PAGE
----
Flying into Ushuaia reminds me of flying into Pasto, Colombia;surrounded by mountains to the point where you feel as if you might fly right into one. I withdrew a little cash at the airport to the tune of a $6 dollar ATM fee. This actually became a huge problem as the ATMs in town cap the number of pesos that one can withdrawal daily. The fact that Ushuaia is already really expensive made things complicated when restaurants weren't able to take our credit card.
I asked our host about exchanging dollars on the black market rate, which had previously been at 13-14 pesos per dollar. She replied that as of yesterday, there was only one rate, Argentina’s new president had devalued the currency by 40% to eliminate the black market rate. B and I dug out our US dollars and trotted down to Banco de la Nacion where around 40 people were waiting in line (a trend throughout the entire country).
I remembered reading that casinos were a place to change money in Ushuaia so we popped in the first one we saw. When I asked the Casino doorman, he initially said no, but when I pressed him he directed me to the cashier, who wanted me to change $1500 but then allowed me to exchange $1000 at 13 pesos/dollar. The whole experience of money troubles reminded me of my days in La Plata where my boss would dedicate entire days (‘bank days’) withdrawing money for projects. It seems an Amex card is the most advantageous to have in Ushuaia as there are few places that currently accept Visa/MC.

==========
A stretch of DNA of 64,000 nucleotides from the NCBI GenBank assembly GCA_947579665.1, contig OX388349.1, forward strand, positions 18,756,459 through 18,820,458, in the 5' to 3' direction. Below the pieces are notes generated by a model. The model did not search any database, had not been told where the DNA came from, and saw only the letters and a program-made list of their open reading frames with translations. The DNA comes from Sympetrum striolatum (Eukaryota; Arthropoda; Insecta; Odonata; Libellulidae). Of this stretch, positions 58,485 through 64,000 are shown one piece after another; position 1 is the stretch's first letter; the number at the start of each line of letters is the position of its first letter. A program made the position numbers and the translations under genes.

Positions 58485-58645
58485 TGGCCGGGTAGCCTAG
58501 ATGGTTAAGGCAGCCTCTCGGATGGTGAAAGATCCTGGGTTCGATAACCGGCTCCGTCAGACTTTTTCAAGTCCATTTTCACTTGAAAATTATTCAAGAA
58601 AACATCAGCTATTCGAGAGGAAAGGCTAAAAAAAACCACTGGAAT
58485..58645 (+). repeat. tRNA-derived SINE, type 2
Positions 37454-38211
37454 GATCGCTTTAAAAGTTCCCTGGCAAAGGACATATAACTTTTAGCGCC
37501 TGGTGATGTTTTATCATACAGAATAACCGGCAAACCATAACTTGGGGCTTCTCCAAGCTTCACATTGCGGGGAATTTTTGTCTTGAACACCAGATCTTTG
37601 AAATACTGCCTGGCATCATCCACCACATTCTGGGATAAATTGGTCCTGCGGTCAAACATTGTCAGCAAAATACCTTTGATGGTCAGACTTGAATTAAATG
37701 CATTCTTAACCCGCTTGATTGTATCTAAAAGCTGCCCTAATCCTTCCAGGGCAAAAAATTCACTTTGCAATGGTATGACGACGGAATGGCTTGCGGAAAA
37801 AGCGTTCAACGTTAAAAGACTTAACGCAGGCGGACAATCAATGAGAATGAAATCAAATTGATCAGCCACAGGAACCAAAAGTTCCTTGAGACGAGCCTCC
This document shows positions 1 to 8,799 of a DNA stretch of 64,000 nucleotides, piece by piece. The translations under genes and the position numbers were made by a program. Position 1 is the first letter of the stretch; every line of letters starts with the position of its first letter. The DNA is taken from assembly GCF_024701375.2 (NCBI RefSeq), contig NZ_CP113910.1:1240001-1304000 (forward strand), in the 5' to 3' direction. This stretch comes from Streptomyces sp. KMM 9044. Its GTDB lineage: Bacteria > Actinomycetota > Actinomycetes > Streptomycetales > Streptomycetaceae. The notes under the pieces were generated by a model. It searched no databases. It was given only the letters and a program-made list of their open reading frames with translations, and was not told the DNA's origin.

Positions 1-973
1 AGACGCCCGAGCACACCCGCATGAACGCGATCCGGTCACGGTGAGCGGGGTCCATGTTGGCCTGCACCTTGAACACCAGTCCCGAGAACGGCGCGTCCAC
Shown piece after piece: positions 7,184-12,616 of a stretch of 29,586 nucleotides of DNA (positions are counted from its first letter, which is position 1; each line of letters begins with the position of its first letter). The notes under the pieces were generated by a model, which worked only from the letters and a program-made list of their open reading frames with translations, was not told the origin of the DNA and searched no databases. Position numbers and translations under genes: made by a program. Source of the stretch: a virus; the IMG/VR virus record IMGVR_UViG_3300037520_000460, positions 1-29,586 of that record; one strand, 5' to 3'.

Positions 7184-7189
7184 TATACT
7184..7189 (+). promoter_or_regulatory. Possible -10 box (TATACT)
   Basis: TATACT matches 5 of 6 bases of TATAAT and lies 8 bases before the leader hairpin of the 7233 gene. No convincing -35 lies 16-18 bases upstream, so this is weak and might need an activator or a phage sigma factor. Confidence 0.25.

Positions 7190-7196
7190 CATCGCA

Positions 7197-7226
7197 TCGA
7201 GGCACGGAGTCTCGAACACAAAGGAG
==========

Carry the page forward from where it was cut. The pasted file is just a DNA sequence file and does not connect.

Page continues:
We got the centolla al ajillo (king crab with garlic) at Tia Elvira's. The place had so many artifacts and old pictures, it should be considered a museum. Although the crab was a little too chewy and not very good. Had a great local cerveza artesianal, the Cape Horn Pilsen. We walked around looking for a mate and played cards over mate while a downpour battered the house. Later on we braved the rain to check out Kuar, where we had a delicious salad with fried cheese and some lamb ravioli. Everything in Ushuaia seemed to shut down around 9pm and the town had an eerie and vacant vibe about it.